Available at the University of Oregon Special Collections and University Archives (SCUA) is a collection of correspondences, scrapbooks, newspapers, and miscellaneous papers pertaining to Colonel John “Watermelon” Redington (1851-1935). An Oregon scout turned newspaper man, this eccentric character was editor of the Heppner Weekly Gazette in Heppner, Oregon during its frontier days. The Colonel published quite an unusual periodical for such a small western town, and University of Oregon alumnus Brant Ducey used Redington’s editorial career with the Heppner Weekly Gazette as the focus of his master’s thesis (John Watermelon Redington: “Hell on Hogthieves and Hypocrites” 1963). To add to the bulk of resources available on John “Watermelon” Redington, the Oregon Digital Newspaper Program (ODNP) has also made digital issues of the Heppner Weekly Gazette available online from the period of his editorial management. Drawing upon the research already completed by Brant Ducey and the resources made available by SCUA and ODNP, this post takes a quick look at the editorial career Redington which Ducey remarked as perhaps one of the most unique moments in the history of Oregon’s periodical publications.

Scrapbook in the John W. Redington Papers, 1880-1935. University of Oregon Libraries, Special Collections and University Archives. Jane Conway photo.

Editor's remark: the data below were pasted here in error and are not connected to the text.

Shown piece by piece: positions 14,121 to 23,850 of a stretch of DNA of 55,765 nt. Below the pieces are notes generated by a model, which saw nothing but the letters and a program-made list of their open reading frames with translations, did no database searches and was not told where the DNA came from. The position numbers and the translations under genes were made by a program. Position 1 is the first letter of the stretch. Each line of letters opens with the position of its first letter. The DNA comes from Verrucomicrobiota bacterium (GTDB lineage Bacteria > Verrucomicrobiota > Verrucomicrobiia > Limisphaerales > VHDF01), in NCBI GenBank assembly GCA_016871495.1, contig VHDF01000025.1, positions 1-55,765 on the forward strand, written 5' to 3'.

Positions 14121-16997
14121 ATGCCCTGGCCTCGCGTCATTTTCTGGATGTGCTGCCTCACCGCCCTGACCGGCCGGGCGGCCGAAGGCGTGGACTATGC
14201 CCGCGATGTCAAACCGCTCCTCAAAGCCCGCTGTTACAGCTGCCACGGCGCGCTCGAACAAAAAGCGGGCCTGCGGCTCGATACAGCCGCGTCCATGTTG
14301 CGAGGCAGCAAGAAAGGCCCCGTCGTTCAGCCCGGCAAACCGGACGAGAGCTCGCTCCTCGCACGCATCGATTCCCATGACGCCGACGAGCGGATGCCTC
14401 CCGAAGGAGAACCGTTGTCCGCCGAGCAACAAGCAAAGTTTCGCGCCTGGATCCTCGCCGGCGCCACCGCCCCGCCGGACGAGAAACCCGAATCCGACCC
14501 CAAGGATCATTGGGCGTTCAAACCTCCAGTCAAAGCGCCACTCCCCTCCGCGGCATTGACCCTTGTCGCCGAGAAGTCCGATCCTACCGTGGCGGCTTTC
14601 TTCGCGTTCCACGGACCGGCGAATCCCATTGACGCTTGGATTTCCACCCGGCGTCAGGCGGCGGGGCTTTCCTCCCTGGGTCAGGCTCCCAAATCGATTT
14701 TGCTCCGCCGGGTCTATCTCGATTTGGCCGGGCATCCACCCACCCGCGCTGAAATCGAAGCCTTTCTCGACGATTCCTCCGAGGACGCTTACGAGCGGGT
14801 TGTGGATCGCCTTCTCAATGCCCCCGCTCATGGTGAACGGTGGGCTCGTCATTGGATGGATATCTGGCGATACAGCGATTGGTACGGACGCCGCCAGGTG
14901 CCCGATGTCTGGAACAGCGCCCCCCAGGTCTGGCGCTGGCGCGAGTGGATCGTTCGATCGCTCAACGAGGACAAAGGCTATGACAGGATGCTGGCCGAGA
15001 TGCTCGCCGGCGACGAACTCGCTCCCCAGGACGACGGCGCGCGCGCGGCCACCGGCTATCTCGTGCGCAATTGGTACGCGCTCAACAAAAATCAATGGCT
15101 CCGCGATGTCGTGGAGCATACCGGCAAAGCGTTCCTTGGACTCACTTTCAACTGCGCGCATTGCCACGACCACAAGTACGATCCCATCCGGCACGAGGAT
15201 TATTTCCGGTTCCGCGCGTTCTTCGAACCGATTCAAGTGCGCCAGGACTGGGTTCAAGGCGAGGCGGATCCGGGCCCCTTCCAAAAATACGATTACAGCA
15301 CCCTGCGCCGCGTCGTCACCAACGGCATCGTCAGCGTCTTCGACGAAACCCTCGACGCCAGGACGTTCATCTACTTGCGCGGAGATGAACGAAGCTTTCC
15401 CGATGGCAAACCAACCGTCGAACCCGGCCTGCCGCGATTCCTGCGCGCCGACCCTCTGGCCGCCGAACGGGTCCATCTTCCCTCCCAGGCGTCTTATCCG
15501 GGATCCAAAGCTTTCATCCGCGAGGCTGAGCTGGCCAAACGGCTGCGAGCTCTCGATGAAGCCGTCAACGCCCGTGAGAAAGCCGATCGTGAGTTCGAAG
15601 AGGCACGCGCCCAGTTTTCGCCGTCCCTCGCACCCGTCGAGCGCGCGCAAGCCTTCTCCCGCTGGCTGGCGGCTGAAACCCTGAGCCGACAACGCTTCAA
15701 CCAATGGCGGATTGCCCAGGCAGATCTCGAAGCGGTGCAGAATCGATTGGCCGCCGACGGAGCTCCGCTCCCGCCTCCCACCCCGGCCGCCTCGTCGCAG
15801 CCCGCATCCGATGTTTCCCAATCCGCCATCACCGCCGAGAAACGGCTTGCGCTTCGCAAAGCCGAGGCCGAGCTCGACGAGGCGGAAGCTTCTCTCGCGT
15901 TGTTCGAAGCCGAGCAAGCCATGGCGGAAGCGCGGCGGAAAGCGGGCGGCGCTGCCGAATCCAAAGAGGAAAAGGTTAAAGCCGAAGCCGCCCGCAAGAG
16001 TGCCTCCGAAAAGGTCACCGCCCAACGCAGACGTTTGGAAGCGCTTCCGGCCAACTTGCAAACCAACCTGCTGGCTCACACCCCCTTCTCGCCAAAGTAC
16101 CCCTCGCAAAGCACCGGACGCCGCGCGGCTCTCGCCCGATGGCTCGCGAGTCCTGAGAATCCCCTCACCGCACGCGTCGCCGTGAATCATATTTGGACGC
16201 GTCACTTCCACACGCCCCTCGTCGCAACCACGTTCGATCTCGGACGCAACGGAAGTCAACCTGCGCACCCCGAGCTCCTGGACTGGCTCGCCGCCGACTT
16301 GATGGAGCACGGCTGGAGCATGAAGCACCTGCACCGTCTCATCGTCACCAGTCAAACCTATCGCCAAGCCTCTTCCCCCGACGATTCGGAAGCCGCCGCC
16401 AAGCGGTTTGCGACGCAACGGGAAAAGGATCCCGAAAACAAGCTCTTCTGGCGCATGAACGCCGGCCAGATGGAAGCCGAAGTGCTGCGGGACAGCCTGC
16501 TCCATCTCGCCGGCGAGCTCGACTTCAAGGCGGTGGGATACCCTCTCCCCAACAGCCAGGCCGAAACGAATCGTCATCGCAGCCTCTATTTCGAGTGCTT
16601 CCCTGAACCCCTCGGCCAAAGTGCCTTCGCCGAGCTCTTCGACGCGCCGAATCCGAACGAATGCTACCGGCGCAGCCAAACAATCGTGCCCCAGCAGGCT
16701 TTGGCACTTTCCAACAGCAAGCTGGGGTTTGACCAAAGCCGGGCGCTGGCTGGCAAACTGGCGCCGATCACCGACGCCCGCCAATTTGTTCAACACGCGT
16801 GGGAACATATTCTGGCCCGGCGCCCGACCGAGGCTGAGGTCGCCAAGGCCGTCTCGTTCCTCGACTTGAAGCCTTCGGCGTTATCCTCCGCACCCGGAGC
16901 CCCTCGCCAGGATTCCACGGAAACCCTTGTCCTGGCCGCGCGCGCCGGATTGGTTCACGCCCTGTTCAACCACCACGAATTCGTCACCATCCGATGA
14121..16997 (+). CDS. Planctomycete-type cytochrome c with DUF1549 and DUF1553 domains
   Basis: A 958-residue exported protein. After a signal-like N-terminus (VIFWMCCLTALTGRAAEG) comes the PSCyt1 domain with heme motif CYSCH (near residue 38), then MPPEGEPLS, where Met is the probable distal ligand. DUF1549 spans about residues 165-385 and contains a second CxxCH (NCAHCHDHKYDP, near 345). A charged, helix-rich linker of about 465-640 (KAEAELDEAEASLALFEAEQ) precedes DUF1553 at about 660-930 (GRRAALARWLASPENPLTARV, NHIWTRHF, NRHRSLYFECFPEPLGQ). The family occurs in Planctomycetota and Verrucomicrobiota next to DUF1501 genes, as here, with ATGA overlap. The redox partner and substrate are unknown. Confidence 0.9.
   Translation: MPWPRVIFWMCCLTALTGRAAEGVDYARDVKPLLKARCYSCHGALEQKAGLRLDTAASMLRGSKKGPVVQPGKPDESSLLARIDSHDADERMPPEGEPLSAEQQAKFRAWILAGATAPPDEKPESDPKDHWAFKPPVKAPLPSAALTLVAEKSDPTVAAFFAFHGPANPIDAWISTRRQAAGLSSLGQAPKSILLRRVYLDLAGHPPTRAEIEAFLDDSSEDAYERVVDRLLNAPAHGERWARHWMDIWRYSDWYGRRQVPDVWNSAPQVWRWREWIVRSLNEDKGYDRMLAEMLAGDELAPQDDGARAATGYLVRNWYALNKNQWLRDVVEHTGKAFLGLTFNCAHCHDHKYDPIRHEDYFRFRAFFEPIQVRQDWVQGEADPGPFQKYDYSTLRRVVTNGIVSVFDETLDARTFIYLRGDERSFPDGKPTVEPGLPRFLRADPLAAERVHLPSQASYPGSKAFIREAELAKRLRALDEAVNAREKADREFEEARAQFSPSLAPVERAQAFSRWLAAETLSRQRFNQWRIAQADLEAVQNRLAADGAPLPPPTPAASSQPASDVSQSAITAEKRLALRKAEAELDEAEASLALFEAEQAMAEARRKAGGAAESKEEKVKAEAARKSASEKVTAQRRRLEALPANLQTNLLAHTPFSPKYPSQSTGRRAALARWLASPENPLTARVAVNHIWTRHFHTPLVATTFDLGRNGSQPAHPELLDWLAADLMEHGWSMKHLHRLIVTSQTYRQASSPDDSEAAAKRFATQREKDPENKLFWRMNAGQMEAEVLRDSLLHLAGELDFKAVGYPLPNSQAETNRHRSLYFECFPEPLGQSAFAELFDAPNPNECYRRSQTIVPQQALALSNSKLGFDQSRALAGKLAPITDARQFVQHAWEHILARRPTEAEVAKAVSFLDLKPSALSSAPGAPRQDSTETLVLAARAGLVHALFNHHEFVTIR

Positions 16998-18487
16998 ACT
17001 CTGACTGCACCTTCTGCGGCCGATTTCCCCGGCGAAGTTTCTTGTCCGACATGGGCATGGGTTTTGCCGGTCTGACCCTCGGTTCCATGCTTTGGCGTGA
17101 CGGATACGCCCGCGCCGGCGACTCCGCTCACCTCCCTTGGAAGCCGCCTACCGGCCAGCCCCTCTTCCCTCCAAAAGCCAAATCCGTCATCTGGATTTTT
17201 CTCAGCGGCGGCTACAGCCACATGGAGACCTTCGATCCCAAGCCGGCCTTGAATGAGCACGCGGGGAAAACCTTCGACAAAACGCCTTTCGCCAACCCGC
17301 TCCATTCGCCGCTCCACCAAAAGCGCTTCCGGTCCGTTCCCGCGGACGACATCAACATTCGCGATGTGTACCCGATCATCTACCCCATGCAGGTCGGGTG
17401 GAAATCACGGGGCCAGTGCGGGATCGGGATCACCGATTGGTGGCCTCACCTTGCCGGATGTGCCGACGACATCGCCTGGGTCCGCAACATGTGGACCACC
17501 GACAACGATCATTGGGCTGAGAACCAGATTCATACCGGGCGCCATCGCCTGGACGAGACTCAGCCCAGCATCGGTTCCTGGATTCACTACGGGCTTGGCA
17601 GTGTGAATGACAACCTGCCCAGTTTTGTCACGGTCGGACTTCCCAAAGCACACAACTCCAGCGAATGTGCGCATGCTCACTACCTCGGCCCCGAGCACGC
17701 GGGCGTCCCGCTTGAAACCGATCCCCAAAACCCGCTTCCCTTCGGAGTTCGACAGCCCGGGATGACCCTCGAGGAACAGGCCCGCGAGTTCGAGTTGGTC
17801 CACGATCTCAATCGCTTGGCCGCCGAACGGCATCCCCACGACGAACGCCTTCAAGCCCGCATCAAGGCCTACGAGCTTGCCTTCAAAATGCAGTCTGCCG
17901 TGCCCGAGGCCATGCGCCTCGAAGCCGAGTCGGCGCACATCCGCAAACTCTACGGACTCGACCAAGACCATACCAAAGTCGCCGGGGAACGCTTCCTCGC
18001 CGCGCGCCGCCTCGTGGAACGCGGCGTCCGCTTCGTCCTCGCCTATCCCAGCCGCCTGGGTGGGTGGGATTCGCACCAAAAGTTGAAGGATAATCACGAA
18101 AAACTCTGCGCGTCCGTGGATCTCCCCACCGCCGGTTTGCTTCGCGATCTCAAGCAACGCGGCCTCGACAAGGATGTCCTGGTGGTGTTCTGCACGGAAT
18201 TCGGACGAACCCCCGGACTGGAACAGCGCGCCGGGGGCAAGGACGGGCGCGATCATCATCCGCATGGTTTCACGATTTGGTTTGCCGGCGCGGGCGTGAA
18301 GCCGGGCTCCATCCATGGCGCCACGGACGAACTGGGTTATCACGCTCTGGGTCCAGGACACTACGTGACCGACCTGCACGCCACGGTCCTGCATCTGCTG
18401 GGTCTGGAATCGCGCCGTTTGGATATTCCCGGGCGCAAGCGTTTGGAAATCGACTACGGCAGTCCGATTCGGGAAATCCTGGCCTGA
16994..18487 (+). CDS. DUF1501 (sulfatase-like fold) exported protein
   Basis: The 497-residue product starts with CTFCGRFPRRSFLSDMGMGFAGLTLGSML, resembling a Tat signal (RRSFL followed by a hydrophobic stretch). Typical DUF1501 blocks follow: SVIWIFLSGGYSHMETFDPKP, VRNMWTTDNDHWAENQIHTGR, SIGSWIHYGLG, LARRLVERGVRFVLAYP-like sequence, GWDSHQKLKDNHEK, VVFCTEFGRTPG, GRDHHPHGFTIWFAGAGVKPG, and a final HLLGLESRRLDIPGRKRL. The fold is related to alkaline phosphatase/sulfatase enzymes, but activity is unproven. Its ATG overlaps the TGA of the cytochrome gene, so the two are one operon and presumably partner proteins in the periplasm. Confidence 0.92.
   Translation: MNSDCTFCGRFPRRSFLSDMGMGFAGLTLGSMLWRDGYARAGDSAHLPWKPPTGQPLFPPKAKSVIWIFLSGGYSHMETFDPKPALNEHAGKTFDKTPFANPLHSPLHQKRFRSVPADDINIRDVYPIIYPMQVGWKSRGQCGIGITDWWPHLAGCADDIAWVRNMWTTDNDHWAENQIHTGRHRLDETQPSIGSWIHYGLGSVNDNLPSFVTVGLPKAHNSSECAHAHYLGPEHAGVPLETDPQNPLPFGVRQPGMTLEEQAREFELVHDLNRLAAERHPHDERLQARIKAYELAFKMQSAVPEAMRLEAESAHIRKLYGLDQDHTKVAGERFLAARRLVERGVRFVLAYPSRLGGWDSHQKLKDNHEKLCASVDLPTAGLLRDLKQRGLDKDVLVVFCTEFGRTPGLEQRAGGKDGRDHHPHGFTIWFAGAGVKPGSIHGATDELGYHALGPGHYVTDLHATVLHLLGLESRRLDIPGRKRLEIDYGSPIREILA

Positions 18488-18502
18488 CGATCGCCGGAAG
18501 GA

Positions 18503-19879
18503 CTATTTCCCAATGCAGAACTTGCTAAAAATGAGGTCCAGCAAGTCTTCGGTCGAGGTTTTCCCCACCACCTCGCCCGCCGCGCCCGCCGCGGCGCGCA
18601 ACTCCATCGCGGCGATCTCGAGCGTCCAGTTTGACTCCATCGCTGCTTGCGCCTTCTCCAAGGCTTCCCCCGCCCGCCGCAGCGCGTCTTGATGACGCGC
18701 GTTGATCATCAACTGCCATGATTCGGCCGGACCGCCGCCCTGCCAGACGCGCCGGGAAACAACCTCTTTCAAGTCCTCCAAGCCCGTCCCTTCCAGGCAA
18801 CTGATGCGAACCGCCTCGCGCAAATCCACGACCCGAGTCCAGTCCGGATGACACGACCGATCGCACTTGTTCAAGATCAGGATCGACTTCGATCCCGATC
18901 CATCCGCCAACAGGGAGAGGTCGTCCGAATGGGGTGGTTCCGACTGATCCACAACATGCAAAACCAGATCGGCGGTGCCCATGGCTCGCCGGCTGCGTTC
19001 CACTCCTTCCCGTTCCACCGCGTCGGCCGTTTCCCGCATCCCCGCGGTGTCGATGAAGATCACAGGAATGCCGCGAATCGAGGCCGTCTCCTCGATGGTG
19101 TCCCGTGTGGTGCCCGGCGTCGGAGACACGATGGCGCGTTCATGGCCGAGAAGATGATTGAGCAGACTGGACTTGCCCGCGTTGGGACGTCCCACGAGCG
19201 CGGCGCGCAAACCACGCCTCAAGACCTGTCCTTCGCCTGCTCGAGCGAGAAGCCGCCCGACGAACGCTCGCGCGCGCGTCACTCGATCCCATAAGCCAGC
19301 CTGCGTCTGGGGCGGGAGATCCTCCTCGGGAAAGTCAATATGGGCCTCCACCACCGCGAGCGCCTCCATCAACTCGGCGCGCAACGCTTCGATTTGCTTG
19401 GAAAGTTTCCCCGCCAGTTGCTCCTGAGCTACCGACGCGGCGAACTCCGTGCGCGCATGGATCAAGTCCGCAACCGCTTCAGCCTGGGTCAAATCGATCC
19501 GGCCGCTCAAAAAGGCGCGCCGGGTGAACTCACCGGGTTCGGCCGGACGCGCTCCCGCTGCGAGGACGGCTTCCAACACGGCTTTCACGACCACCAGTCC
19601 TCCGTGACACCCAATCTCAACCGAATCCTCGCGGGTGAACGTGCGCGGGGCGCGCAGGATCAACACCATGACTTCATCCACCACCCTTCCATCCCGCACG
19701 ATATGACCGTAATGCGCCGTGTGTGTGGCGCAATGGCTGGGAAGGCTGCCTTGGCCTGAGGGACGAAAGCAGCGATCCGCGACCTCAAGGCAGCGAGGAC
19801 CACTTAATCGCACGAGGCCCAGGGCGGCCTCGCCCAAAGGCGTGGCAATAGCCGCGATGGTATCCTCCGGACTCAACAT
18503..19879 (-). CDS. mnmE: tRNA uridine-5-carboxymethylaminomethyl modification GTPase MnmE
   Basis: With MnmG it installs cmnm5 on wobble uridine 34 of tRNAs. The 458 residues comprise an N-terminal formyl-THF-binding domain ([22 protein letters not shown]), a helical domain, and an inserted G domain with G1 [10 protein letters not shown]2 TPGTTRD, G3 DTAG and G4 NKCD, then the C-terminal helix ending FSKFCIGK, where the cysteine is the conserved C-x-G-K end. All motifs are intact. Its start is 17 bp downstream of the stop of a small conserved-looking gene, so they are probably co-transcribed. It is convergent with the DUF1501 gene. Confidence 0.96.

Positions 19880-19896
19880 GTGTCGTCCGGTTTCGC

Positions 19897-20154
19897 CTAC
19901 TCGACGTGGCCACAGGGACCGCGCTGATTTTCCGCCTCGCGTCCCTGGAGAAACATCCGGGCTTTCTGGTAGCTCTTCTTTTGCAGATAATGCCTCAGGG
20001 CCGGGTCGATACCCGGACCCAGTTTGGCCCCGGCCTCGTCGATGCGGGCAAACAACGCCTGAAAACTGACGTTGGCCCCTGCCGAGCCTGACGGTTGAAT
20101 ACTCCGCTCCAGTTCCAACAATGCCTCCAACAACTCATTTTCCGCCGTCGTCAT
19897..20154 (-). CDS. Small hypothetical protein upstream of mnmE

Scrapbook in the John W. Redington Papers, 1880-1935. University of Oregon Libraries, Special Collections and University Archives. Jane Conway photo.

As Brant Ducey explains in his research, Colonel Redington was propositioned with an offer to run the Heppner Weekly Gazette following his service in both the Nez Perce and Bannock Indian wars. He was hesitant to accept the job, as an editorial position didn’t quite match the excitement of his nomadic life as an Oregon scout. Though after hearing that the previous publisher of the paper had been run out of Heppner by the town “baddies,” Redington felt that the proposition might provide enough of a challenge to stay entertained.

"The Original Boy Scout." John. W. Redington Papers, 1880-1935. University of Oregon Libraries, Special Collections and University Archives. Jane Conway photo.
“The Original Boy Scout.” John. W. Redington Papers, 1880-1935. University of Oregon Libraries, Special Collections and University Archives. Jane Conway photo.

Continue reading

5 Things You Didn’t Know Existed in the EMU 50 Years Ago

The EMU is celebrating its reopening Thursday and Friday—the building is full of new food, new spaces and even a Duck Store. But fifty years ago, the EMU was a lot different.

This is a video filmed in 1966 by a political science student named Ken Settlemier, who was trying to show how crowded the EMU had become. According to an article in the Oregon Daily Emerald, the film didn’t really achieve what it had intended when shown to the EMU Board—but today, provides us with a snapshot of student life in the EMU half a century ago.

Here are five things you probably didn’t know existed in the EMU in 1966:

1. A barber shop.

 2. Smoking.

3. A daily print newsroom.

The Emerald is now a daily online publication with two news magazines a week; in 1966, it printed every day from Monday to Friday.

4. Ping-pong.

5. A bowling alley.

Bonus points: A girl falling asleep.